At A Voce, the meat is rough chopped and formed into a canelle. The role of truffle I have to assume is largely played by truffle oil because the whole dish has an overwhelming slickness that pushes whatever flavor the meat was bringing to the party to the back.
Grilled Octopus peperonata, lemon, chorizo. The octopus had a nice soft texture and seemed from the black bitts on the edges to have been well grilled. However it’s taste was totally blown out by the peperonata (a true version of the accompaniment in that the roasted peppers were agridolce, the sweetness of which added to the natural sweetness of the pepper to overwhelm any notes the octopus once had).
Duck Meatball Antipasto dried cherry mostarda. The meatballs themselves were ground very fine, a theme that would recur, but the sauce tasted as if the sweetness of the cherries had been fortified by something like confectioners sugar and butter.
Smoked Duck Sausage lentils, arugala, vin coto. The grind of the sausage filling was so fine it seemed more like a duck hot dog or brat than what was expected, which may have been interesting had the sweetness of the vin coto not so overpowered all the other components of this dish.
Roasted Veal Sweetbreads porcini, walnuts. The only dish with sweet in the name, this seemed a savory choice. There was a rather thick sauce on the sweetbreads I am guessing was largely Madeira, Sherry, or even Marsala, being an Italian place, but all it ended up being was sweet.
Spaghetti alla Chitarra lamb bolognese, mint, sheepsmilk ricotta. This they were out of, a totally understandable situation in a restaurant’s second week of existence, especially with fresh pasta, so we asked the waiter for a recommendation and he chose, Braised Veal Soffritto creamy polenta, gremolata, orange. Again sweet, as if the orange was Grand Marnier rather then zest. It is amazing when a chef brings the wonderful flavor of something like veal cheeks to the front of the basic stringy, fatty components of its nature. That being said, simply braising it so long it turns to mush and then losing it in a sweetened oso buco sauce is not what I look for in braised dishes. The polenta may have served to temper some of the sweetness but there would to have to have been far more than this scant portion to make it count.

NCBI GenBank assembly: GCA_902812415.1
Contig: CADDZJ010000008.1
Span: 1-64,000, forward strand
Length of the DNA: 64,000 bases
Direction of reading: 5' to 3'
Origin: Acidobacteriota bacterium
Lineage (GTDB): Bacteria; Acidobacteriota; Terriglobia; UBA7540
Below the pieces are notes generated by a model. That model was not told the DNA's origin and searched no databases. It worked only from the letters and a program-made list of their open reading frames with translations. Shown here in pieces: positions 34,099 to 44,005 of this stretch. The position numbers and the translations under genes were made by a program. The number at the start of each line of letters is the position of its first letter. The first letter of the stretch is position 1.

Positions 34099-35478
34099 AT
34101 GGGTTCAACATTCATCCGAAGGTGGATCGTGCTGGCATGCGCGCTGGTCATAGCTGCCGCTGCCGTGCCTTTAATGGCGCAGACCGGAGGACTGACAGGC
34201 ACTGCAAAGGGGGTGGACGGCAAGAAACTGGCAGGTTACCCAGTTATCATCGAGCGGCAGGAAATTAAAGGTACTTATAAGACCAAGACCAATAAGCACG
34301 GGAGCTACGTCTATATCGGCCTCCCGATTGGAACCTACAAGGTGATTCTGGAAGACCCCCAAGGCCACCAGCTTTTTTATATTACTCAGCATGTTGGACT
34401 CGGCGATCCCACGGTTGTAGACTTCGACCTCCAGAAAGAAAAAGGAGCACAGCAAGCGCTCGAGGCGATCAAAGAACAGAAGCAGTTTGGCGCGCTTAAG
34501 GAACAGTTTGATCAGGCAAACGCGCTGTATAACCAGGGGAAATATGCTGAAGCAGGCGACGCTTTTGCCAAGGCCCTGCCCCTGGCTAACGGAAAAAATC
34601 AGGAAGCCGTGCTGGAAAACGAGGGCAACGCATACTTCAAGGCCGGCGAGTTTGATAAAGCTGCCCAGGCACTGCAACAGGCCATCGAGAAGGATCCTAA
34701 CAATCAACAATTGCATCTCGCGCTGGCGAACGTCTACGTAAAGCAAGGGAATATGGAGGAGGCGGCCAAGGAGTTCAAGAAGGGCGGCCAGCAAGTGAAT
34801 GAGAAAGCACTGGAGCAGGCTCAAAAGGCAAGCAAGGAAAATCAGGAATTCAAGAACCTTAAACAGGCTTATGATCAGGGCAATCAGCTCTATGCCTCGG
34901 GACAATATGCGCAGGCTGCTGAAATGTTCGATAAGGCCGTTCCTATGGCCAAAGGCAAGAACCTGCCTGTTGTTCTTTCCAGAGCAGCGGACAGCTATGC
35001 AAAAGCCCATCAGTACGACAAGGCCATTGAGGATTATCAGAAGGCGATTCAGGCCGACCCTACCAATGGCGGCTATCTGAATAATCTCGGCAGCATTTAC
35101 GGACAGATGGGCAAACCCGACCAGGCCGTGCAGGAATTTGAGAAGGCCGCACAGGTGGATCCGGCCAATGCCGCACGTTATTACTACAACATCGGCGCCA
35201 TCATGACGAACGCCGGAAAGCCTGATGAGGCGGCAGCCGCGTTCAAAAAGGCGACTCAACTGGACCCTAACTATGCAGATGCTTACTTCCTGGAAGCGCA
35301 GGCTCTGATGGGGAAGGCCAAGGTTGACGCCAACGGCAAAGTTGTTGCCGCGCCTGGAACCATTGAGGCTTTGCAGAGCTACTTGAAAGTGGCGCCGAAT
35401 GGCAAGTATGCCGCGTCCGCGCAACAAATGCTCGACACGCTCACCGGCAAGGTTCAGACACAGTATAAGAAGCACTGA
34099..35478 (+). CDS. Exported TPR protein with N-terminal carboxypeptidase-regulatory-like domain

My Grandmother’s Meat Ravioli tomato, parmigiano. Again the stuffing was ground so fine as to not resemble meat any longer, I am starting to suspect what was inherited from Grandma was a meat grinder with only the smallest die remaining. The sauce was simple, as was the stuffing and the pasta was very good. This dish was a high point.
Not needing any more sweetness, we decided to skip desert in favor of single espresso. I will simply say that the espresso was unacceptable, there was no crema, it was served in a glass cup guaranteeing it would cool before it hit the table, and it really was just strong coffee. Again a new place thing that will hopefully be worked out.
After telling our back waiter just the three coffees would do, he did the “you sure” thing and I bought the up sell in the form of three cheeses. When these hit the table about 45 seconds after the espressi Bubby almost flipped the table over. Once we talked him down and explained that we had already decided the coffees were not worth drinking anyway, we got to see that the gorgonzola cremefocata was actually gorgonzola dolce and that for some reason enough sweet preserved fig to accompany most of the aged manchego at Murray’s was offered as a pairing, we ate it all with the accompanying walnuts, waited 20 minutes for the check, and headed home.
Most of my criticisms of A Voce concern their choices. Carmellini of former Boulud and magazine award fame has decided to open a “beauty of the simplicity of Italian cuisine” place with appetizers priced in the $10-$18 range, pasta in the $17-$22 dollar range, and entrees priced from $23 to $30, putting himself squarely in the ranks of Lupa, Peasant, Beppe, I Trulli, Hearth and Gusto, just to name my favorite 6 in a pretty well represented market.
If there is an unfilled niche in NY’s Italian restaurant landscape it is those trying to elevate Italian-based food to the ethereal levels of haute cuisine, a job Mr. Carmellini would seem well suited to with a such a fine dining background. With 7 nights in a week, even if I was committed to Italian every night and was willing to forgo the American Italian at Angelo’s and Rao’s and the finer Italian at Alto and Del Posto, I still have 6 fantastic places to go to in the real Italian school and I have neither mentioned Babbo, nor opened Zagats. For A Voce to win a place in my heart it would either have to be an amazing value over its competition because of its rather awkward neighborhood, or the food would have to be at least a little better then any of the already wonderful places within 20 blocks of it, and it ain’t even close.